OWDN is low during precharge and switches high. The high level switches PC0 to zero if PCOK is high. If OWDN is high at the start of a ROM cycle, it is switched to zero when SMPA switches high.

Consider the first step of precharging the dummy word line high and presetting OWDN low. At the beginning of the ROM cycle, the sample address signal, SMPA, strobes high. In FIG. 17, inverters 240 and 250 are gated by SMPA. The output of inverter 240 is coupled to the gates of PFETs 242-248 which discharge them to 0 along with the input of inverter 218. By this means, both ends of each of the seven dummy word line segments 220-232 are quickly precharged to VDD. The output of inverter 234 is driven low by PFET 248 precharging the input of inverter 234. Inverter 234 drives OWDN low by means of the cascaded inverters 236 and 238.

OWDN now having been set low and the dummy word line segments set high, consider the step of discharging the dummy word line. When SMPA switches low, the outputs of inverters 240 and 250 switch high thereby turning off PFETs 242-248. Inverter 240 drives the output of inverter 218 low which starts the discharge of the beginning segment 222 of word line segments 220-232. Since the seven segments are connected in series, the segments are discharged sequentially to provide a relatively long delay time.

Finally, consider the step of switching the output OWDN high. When the end of dummy word line 220-232, in particular segment 232, discharges to the input trigger threshold voltage of inverter 234, the OWDN signal is quickly switched from ground to VDD by means of cascaded inverters 236 and 238. Input trigger level is again defined as the input voltage which will switch the specified output voltage to one half of the supply voltage, VDD.

RC Delay Circuit To Block Address Transition Detection

Improved delay and control of the pulse width of an address transition detection blocking signal, SURG, is achieved by providing an integrated RC circuit used to vary a control gate signal to determine the width of the address transition detection block signal, SURG. SURG is applied to the address transition detection circuitry to protect that address transition detection circuitry when output drivers are switched at the end of a read cycle. The beginning of the address transition detection block signal, SURG, is triggered on a logic gate delay signal, while pulse width of the SURG signal is determined by the RC integrated circuit, whose capacitive portion is quickly precharged and then discharged in response to the delayed signal.

FIG. 19 is a schematic showing an improvement in an RC delay circuit to block address transition detections. A plurality of transistors, collectively denoted by reference numeral 252, form an N+ resistor. Transistors 254-260 are a plurality of FETs which act as gate capacitors which can be selectively added or subtracted from the N+ resistor 252. Inverters 262 and 264 amplify the RC delay signal. Inverter 266 discharges or precharges the N+ resistor 252 and gate capacitors 254-260. PFET 268 quickly precharges the RC delay circuit. Inverters 270, 272, 274 and 276 are used to delay the rising edge of the output signal, enable surge delay, ENSURGD.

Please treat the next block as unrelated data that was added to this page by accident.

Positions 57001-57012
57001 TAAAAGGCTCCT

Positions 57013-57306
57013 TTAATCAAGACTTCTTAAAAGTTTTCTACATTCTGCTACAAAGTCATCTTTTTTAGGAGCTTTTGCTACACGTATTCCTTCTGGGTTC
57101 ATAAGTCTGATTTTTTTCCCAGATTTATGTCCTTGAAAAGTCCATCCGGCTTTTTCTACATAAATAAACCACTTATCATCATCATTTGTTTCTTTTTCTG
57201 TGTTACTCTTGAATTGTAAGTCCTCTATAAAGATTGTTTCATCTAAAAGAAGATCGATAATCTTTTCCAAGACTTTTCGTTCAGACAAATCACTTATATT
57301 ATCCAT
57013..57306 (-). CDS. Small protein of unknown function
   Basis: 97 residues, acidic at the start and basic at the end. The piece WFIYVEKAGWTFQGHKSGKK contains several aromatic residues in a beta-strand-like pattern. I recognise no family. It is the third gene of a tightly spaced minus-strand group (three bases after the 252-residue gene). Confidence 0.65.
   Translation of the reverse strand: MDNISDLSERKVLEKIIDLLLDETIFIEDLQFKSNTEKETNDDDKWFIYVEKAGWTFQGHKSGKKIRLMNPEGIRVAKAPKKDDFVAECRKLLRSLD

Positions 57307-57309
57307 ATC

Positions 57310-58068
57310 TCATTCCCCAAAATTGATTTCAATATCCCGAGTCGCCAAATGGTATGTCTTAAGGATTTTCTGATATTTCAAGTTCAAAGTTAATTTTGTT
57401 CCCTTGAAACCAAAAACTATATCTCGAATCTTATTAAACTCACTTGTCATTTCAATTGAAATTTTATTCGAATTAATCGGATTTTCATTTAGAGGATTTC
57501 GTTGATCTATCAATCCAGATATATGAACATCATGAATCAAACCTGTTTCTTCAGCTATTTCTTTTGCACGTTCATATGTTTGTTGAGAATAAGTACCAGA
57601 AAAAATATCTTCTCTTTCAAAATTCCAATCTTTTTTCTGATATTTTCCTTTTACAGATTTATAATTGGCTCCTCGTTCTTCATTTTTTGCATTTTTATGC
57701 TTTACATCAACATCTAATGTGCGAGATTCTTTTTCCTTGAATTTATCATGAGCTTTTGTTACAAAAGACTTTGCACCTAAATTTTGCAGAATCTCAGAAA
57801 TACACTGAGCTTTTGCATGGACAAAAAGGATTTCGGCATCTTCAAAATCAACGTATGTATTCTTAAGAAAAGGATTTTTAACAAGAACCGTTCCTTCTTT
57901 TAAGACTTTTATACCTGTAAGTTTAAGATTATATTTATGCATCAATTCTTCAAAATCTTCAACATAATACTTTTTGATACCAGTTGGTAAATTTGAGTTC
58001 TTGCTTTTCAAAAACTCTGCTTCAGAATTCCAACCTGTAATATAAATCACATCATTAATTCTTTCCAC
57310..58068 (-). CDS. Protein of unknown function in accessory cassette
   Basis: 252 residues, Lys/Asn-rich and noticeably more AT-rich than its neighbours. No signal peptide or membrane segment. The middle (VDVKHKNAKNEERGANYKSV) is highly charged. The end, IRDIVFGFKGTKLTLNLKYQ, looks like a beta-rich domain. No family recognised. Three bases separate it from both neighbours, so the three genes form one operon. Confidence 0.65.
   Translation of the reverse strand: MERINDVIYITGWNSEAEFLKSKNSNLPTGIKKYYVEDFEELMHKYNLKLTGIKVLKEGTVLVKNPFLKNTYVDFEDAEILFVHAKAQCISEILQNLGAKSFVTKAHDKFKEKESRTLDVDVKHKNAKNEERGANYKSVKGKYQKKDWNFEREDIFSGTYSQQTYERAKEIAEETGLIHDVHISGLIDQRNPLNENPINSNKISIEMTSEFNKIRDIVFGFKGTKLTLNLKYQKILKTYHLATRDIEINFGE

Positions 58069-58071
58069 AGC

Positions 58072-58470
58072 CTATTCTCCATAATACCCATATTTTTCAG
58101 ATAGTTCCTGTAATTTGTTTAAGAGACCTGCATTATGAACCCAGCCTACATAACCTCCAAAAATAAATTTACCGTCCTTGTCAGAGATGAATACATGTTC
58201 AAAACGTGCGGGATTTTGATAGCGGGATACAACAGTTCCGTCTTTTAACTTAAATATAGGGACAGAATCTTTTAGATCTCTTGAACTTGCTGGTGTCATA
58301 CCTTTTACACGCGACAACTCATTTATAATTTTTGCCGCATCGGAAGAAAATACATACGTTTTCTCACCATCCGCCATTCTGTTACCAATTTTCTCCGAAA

The basic structure of the circuitry of FIG. 19 having now been outlined, consider its operation. N+ resistor 252 is precharged high at the start of a memory read cycle and is discharged at the end of a read cycle. N+ resistor 252 and gate capacitors 254-260 form an RC delay circuit. When the signal ENSURGD goes low at the start of a new read cycle, the PFET in inverter 266 precharges N+ resistor 252 and gate capacitors 254-260. PFET Q1 is added to precharge N+ resistor 252 and gate capacitors 254-260 at a higher rate.

When ENSURGD goes high at the end of the read cycle, the RC delay circuit is discharged. The discharge of this RC delay circuit plus some gate delay determines the width of the output pulse, SURG.

SURG disables the address transition detection circuitry. When SURG is high, no address transitions will be accepted by the read only memory. When SURG is low, address transitions are accepted and a new read cycle can be started. SURG is set high as the output drivers switch at the end of the read cycle. These output drivers generate ground noise and this noise may be falsely detected as an address detection if the address transition detection circuitry is not otherwise disabled.

If the operating voltage of the circuit, VDD, increases for any reason, the RC delay increases, but the gate delay decreases. This balance of RC and gate delays produces a pulse width that does not substantially vary as a function of combined process and operating voltage variations or drift.

The rising edge of ENSURGD is delayed by inverters 270-276 so that the rising edge of the SURG pulse which is output from NAND gate 278 and inverter 280 disables the address detection circuitry elsewhere in the memory circuit just before noise from the output drivers can generate a false sample address pulse, SMPA. The input to NAND 278 in turn is the output of inverter 276, ENSURGD, and the output of inverter 264, NOSS.